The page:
Whatever happens is purely a result of the post-processor, not because it is DD2.0 vs PCM stereo.

In the case of PLII or PLIIx, or Logic7, Neo:6, Circle Surround II, or Neural, none of these generates a "0.1" output. That is the sole domain of the bass management to do.

Quote:
2) a matrixed two channel mix. Here is the mixing engineer has already folded in the additional channels and PL5 or PL7x unfolds the mix to create the extra channels. Is the same algorithm as 1) used?

You are correct that a 2-ch delivery format can deliver either stereo or a downmix of a multichannel program. The post-processors are the same in either case. The end results may differ if the downmix encoding is effective in helping the decoder.

Quote:
Both 1) and 2) will sound identical when played back over two channels, but unmatrixed 2.0 may sound different when expanded to 5/7 channels than matrixed 2.0.

A "surround downmix" can sound different than a regular stereo mix even played on 2 speakers. If the source has strong surround cues, the phase encoding can be identified even without decoding, and would not usually exist in regular stereo mixes.

Quote:
With 1) the additional channels are created solely by the algorithms. The quality of the final result is unknown. It may sound fine or not. With 2) the additional channels are predetermined by the mixing engineer who knows how the algorithm works and knows how it will sound.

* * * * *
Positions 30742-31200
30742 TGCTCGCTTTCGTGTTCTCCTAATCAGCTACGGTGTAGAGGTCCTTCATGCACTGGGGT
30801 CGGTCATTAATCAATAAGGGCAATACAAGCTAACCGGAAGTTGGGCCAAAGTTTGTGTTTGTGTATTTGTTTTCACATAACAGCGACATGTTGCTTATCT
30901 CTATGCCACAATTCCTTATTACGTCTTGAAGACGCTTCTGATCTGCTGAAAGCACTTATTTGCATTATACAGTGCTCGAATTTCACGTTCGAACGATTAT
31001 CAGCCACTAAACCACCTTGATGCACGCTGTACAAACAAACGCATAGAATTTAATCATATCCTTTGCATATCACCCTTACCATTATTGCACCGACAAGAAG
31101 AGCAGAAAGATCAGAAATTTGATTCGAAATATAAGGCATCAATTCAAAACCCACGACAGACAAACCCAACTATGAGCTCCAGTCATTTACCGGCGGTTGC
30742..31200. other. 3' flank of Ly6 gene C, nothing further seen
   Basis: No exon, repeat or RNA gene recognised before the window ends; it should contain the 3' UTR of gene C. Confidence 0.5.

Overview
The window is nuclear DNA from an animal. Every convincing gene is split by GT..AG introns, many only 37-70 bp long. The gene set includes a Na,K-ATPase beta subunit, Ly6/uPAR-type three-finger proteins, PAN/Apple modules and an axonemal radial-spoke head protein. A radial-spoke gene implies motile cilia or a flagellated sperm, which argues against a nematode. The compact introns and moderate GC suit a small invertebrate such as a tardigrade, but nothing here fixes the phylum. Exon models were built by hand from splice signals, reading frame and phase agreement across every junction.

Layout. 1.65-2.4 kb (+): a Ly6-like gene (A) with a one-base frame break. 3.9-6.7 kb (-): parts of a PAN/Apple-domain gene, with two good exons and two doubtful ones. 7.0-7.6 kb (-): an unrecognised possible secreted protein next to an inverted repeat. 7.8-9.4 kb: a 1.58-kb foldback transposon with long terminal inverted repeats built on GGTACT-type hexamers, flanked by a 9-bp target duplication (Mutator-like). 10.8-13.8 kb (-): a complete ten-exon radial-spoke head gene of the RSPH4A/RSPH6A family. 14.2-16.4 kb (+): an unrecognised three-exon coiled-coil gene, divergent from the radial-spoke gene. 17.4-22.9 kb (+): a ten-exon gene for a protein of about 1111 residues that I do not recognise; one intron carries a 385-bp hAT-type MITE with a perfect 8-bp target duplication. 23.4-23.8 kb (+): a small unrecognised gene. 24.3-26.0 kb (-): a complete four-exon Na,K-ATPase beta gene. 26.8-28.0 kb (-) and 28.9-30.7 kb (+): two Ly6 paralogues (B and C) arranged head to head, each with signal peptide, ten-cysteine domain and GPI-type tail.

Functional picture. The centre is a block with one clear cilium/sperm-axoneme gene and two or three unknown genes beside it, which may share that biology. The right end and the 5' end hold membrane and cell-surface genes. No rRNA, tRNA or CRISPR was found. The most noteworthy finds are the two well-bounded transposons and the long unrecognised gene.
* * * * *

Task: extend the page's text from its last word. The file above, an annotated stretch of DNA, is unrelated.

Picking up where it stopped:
There was a time when surround mixers listened to how a 5.1 mix rendered when downmixed and then decoded, since those movies were being played from 35mm optical stereo. That doesn't happen very much anymore now that 5.1 discrete is the order of the day.
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post #749 of 1445 Old 07-26-2010, 07:50 PM
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I'd say yes. The advantage of switching supplies is they allow automatic universal mains compatibility, frequency/voltage, and can reduce space and weight.

These are the keys -- definitely advantageous for an iPod or similar, but when it comes to high-end audio, it is just a way for the manufacturer to save money.

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In the end, they must still be filtered and regulated, so the same linear regulators are used downstream (local to the circuits being served) as before for sensitive circuits (maybe not in a powered subwoofer output stage). The real trick is to keep their switching noise isolated, just as it is important to keep hum from transformers isolated. They both present problems, and both can be effectively addressed given sufficient desire and skill.